Friday, July 06, 2018

Confused and Desperate Rescue Attempts : Whistling in the Dark

"A former SEAL who volunteered to help died last night around 2am."
"His job was to deliver oxygen. He did not have enough on his way back."
Chiang Rai Deputy Governor Passakorn Boonyaluck 

"We are no longer digging -- we will find a way that can give us access [without digging] direct to the area where the boys are."
"We are drawing our jungle trekking resources together. There are about 20 to 30 teams."
"Now we are going to walk around that area to search every inch, [to see if] there are chimneys or holes where we can climb down, and we may adjust our plan."
"In the previous days we were fighting with time. And now we are working against water."
"We are draining out as much as our capacity allows. But water continues to flow in, no matter how many holes have been blocked, water still continues to pour in."
"If we must evacuate [the boys] out before they are ready due to the rain ... we will do so, but it will be the very last resort to do so."
"We [are] target[ing] the water in the third chamber to reduce to the point that no diving equipment is needed, like to the waistline, so one can wear just life jackets and walk out."
"I confirm here again that they are in good health and they are smiling and playing around."
Chiang Rai governor Narongsak Osottanakorn
Still from video; rescuers preparing to evacuate trapped boys and coach
The threat of heavy rains continuing once again has upset original plans and forced rescuers to abandon the hope that if all else fails, the trapped boys and their coach could remain in place on their muddy, limited-space shelf above the still-surging flood waters for as long as it takes for the flooding to cease and the waters to be reduced to manageable levels. Emergency alternate preparations for extracting the twelve boys and their coach through the same cave-diving manoeuvres as the expert divers took to find them have also suffered a setback with second thought.

Plans A, B, C and D are all falling by the wayside of practical realities and the huge possibilities of matters going awry. That a chute might be found on the mountainside to provide a short route up and out seems to have gained little hope, the search fruitless. Concerns over somehow managing to guide the trapped boys taking the underwater route through the difficult and complicated tunnels amid warning that the route is dangerous not only for novices but for experts was brought to reality with the death of a former SEAL who had volunteered his services.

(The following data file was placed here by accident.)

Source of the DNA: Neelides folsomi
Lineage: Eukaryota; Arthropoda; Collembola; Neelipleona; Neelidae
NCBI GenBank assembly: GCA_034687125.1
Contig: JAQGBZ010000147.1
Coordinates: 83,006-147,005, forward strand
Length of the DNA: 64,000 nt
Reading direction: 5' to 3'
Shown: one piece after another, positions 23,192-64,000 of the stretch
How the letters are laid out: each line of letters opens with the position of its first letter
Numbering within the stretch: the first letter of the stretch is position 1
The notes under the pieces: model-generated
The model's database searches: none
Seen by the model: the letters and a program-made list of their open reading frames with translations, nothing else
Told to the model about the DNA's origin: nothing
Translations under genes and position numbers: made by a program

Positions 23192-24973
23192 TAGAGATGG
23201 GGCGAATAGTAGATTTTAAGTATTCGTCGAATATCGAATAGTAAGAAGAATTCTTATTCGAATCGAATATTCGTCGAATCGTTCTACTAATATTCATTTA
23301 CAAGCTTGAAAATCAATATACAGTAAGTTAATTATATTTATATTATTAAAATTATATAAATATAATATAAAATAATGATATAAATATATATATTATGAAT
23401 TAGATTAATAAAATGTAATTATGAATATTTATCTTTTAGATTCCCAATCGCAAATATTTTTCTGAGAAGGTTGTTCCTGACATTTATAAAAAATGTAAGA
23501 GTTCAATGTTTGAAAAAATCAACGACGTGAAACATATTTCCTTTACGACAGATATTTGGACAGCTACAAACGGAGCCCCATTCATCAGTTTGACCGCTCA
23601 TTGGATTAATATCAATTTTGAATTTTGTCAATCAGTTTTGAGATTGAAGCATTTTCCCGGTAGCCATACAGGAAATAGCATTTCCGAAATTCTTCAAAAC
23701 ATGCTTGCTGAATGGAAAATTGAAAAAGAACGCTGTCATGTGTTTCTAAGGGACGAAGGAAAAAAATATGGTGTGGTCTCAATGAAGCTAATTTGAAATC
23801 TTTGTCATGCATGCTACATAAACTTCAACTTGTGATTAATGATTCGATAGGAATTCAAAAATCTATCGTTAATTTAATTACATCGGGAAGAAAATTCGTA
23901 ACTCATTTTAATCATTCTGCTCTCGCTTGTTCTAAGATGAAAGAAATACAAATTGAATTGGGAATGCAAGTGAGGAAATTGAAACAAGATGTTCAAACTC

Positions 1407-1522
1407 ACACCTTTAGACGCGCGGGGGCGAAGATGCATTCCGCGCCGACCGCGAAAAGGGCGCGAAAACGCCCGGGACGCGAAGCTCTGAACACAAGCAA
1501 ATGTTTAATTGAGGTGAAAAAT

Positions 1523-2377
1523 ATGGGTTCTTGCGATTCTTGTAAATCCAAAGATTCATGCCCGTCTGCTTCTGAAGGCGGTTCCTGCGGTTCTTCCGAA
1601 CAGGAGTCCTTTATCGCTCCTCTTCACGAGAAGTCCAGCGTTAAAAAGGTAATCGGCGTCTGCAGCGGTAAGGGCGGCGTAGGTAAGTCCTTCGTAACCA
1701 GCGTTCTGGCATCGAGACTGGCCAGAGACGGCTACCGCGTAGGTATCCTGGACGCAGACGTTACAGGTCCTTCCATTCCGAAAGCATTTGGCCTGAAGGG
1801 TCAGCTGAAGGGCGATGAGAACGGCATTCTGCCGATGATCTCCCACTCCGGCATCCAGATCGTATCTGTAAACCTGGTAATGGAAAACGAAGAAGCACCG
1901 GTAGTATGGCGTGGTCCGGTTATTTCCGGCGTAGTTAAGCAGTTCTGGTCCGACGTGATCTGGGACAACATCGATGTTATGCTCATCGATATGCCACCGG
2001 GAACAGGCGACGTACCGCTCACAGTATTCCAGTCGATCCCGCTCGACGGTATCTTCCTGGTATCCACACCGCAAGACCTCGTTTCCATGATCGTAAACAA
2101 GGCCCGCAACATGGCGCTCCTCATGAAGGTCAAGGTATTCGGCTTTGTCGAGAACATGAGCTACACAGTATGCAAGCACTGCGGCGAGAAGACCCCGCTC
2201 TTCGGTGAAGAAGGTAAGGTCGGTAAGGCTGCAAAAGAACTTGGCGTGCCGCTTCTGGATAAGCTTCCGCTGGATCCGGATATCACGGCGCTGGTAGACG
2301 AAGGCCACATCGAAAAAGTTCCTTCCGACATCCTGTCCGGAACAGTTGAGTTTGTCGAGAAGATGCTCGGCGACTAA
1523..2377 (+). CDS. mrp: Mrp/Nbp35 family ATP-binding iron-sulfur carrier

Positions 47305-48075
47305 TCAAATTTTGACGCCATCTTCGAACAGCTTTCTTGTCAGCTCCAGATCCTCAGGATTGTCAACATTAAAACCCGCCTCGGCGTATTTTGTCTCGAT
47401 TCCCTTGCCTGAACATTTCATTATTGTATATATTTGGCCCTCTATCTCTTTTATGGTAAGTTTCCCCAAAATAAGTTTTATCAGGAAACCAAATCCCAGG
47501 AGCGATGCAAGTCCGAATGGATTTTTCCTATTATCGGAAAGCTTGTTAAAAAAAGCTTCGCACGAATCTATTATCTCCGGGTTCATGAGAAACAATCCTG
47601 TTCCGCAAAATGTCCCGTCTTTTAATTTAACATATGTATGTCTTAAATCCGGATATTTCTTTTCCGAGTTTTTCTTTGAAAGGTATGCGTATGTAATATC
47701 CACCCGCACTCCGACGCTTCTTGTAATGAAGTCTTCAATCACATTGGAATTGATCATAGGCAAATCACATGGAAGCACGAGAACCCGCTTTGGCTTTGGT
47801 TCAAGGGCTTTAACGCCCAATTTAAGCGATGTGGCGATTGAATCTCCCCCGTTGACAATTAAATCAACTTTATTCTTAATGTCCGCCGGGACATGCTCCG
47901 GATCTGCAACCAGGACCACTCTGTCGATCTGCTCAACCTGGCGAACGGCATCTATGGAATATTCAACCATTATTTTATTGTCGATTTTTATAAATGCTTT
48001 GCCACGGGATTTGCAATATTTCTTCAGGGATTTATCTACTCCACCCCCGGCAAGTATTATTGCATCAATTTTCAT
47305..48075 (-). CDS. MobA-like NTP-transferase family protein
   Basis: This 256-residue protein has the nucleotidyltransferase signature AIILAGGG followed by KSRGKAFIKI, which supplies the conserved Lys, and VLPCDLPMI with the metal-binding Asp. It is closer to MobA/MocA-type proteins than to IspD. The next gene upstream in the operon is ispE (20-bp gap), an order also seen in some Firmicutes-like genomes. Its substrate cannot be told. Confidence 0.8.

Like mountaineers clambering up Mount Everest, depending on supplemental oxygen to see them through the steepest, highest portion of the ascent to the summit, then finding themselves without sufficient oxygen to descend and dying from hypoxia, the volunteer diver, tasked to ferry food to the boys found himself with insufficient oxygen to see himself through the last part of his three-hour journey back out and he died in the attempt.
Shows some of the members of a soccer team in a section of Tham Luang cave in Khun Nam Nang Non Forest Park. Picture: Getty
Some of the members of a soccer team in a section of Tham Luang cave in Khun Nam Nang Non Forest Park. Picture: GettySource:Getty Images

The massive threat to human survival represented by this rescue operation that has captured the attention and hopes of the world community, bringing offers of assistance from international experts,  professional cave divers, and technology experts, hang over the tenuous choices and the progress of temporary operations to bring the twelve boys and their coach back to health after their starvation ordeal of ten days before discovery, trapped within the ten-kilometre-long cave system.

The high-pressure pumps used to drain water from the cave have barely seemed to make any difference as water continues to pour in from other areas. Thai navy SEALs remain with the boys to render first aid and teach them swimming and diving lessons hoping to keep their spirits high while their bodies slowly mend. But the boys are emaciated and it will take time before they recover strength and energy, both of which would be required to embark on a three-hour precarious diving expedition to safety.

"The water is still too rough for the boys now. We are focusing on setting up ropes in each section of the cave to help them", said Tiraya Jaikaew, head of a team of volunteer rescue divers working with the Thai navy. According to Thai authorities the boys' lives are not to be endangered by reckless decision-making and the extraction will commence only when it is "100 percent safe". A promise that, under the circumstances, seems as reliable as instructing nature to shut off her water faucets.

Thai soldiers and volunteers are seen at the entrance of Tham Luang cave.
Thai soldiers and volunteers are seen at the entrance of Tham Luang cave.   Source:AFP

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